MOSCOW – Russian opposition leader Alexei Navalny criticized Twitter’s decision to ban President Donald Trump from its platform as an “unacceptable act of censorship”, arguing that the Kremlin opened the door to demand social media companies permanently suspend Russian opposition figures.
“In my opinion, the decision to ban Trump was based on emotions and political preferences,” said Navalny wrote in a long Twitter thread on Saturday night. “Don’t tell me he was banned for violating the Twitter rules. I’ve received death threats every day here for many years, and Twitter doesn’t ban anyone (not that I ask about them).”
A spokeswoman for Chancellor Angela Merkel said on Monday that the German head of state saw the decision by Twitter – followed by other social media companies – as “problematic”.
Merkel’s spokesman explained that the Chancellor regards freedom of expression as a fundamental right that can only be restricted by legal means and not by decisions made by executives of social media companies. However, she believes that social media companies have a significant responsibility to prevent the further erosion of civic dialogue.
Twitter announced it permanently banned Trump from its platform on Friday in response to a series of tweets the company labeled as glorified and incited violence. The move came days after a pro-Trump mob, encouraged by the president’s rhetoric both online and offline, stormed the U.S. capital to halt Joe Biden’s certification as president-elect.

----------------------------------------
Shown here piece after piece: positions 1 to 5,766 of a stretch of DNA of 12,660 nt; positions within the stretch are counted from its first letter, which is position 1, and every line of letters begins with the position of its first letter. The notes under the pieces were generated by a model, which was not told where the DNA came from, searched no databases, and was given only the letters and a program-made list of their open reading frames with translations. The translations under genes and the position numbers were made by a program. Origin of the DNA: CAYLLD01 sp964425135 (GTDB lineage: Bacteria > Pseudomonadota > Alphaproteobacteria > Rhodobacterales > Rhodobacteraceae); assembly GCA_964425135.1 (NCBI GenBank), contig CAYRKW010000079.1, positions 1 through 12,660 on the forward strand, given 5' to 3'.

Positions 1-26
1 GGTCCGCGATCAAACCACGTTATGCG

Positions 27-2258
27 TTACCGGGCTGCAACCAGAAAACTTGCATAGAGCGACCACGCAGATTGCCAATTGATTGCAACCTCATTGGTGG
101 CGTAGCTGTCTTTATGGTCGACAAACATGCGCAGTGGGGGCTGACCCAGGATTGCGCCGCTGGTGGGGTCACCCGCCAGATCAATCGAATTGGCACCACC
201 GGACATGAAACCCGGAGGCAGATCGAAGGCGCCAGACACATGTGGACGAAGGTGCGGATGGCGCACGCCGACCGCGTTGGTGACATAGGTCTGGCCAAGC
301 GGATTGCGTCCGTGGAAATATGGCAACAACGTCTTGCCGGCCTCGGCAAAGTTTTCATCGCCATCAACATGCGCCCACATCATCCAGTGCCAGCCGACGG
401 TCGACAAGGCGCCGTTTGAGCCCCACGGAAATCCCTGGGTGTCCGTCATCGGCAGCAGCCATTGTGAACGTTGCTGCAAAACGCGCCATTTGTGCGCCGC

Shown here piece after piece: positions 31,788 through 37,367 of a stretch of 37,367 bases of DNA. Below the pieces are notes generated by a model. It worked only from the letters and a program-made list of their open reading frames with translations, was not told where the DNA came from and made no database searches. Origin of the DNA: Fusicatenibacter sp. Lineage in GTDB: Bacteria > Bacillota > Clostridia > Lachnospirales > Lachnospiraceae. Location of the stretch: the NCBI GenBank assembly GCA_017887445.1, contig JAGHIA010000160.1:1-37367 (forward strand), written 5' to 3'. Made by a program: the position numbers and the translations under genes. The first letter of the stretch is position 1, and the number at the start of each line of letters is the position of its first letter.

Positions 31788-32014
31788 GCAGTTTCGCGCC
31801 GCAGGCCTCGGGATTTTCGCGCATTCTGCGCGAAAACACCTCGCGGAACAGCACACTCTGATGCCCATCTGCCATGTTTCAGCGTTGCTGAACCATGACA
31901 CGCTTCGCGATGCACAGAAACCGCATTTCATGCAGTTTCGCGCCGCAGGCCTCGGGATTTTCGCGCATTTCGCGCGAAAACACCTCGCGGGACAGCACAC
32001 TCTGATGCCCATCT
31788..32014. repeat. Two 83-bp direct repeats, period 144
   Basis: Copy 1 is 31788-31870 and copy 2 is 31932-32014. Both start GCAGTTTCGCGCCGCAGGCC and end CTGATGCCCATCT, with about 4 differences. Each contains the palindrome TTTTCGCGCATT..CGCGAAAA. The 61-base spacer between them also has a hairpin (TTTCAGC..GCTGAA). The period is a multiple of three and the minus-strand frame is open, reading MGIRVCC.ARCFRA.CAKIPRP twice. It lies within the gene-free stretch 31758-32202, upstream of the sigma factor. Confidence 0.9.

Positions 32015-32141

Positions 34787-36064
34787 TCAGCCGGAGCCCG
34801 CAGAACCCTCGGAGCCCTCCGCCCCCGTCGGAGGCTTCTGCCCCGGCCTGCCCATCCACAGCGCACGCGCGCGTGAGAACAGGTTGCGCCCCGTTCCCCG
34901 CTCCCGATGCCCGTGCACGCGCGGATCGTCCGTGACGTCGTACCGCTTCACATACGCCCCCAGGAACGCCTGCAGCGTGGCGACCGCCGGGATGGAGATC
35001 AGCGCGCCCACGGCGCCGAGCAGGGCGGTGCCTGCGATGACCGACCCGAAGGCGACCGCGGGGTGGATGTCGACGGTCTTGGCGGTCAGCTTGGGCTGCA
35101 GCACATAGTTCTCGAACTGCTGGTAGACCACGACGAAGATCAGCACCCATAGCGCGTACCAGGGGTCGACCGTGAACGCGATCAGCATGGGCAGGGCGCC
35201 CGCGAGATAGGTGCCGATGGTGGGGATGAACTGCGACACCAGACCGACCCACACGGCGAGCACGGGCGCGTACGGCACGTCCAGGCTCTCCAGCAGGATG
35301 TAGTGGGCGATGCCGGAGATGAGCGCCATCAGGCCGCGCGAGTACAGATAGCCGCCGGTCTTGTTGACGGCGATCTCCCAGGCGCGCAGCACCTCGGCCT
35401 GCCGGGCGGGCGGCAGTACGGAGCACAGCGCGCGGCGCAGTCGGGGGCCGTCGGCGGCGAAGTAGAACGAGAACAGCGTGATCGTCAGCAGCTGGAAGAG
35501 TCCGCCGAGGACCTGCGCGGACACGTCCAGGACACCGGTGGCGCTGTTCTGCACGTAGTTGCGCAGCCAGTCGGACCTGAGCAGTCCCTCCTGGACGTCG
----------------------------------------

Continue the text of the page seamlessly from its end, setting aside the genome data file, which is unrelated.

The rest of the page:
Twitter’s decision to ban Trump was welcomed by its critics as right and overdue, but it also raises sharp questions about the role of social media companies in facilitating and moderating political discourse.
The American Civil Liberties Union expressed concern on the implications of banning a president from an “indispensable” platform, but even some of the most ardent free speech advocates on the internet struggled to oppose Trump’s bans.
“A platform shouldn’t apply one set of rules to most of its users and then apply a more permissive set of rules to politicians and world leaders who are already immensely powerful,” said the Electronic Frontier Foundation, which supports privacy and free speech online. said Thursday in one Explanation.
For his part, Navalny is not a fan of Trump and celebrated the 2020 presidential election as a truly competitive race that was run fairly and transparently. He has been the harshest critic of Russian President Vladimir Putin for a decade. He is currently in Germany, recovering from an attack in Siberia last year with a deadly nerve agent.
But for Russian opposition figures like Navalny, the dangers of social media bans are immediately obvious.
“This precedent is being exploited by enemies of freedom of expression around the world. Also in Russia. Whenever they have to silence someone, they will say, “This is just common practice, even Trump has been blocked on Twitter,” wrote Navalny in a rare series of English-language tweets.
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He added, “If you replace” Trump “with” Navalny “in today’s discussion, you will get an 80 percent accurate answer from the Kremlin as to why my name cannot be featured on Russian television and why I cannot vote. “
This feeling was largely shared by other Russian opposition figures over the weekend.
But not everyone agrees with Navalny’s view. Andrei Kolesnikov, a senior Carnegie Moscow Center think tank who specializes in Russian domestic affairs, says Navalny’s warnings are exaggerated. The entire situation surrounding Trump’s final days in power is a gift to the Kremlin as it is easy to point out American hypocrisy.
“As an opposition leader, Navalny is just uncomfortable speaking for a ban, not to mention censorship, even for controversial personalities,” says Kolesnikov. “Maybe it’s not his views that motivate these comments, but his situation. But he couldn’t avoid talking about such a heated discussion that is dividing liberals in Russia.”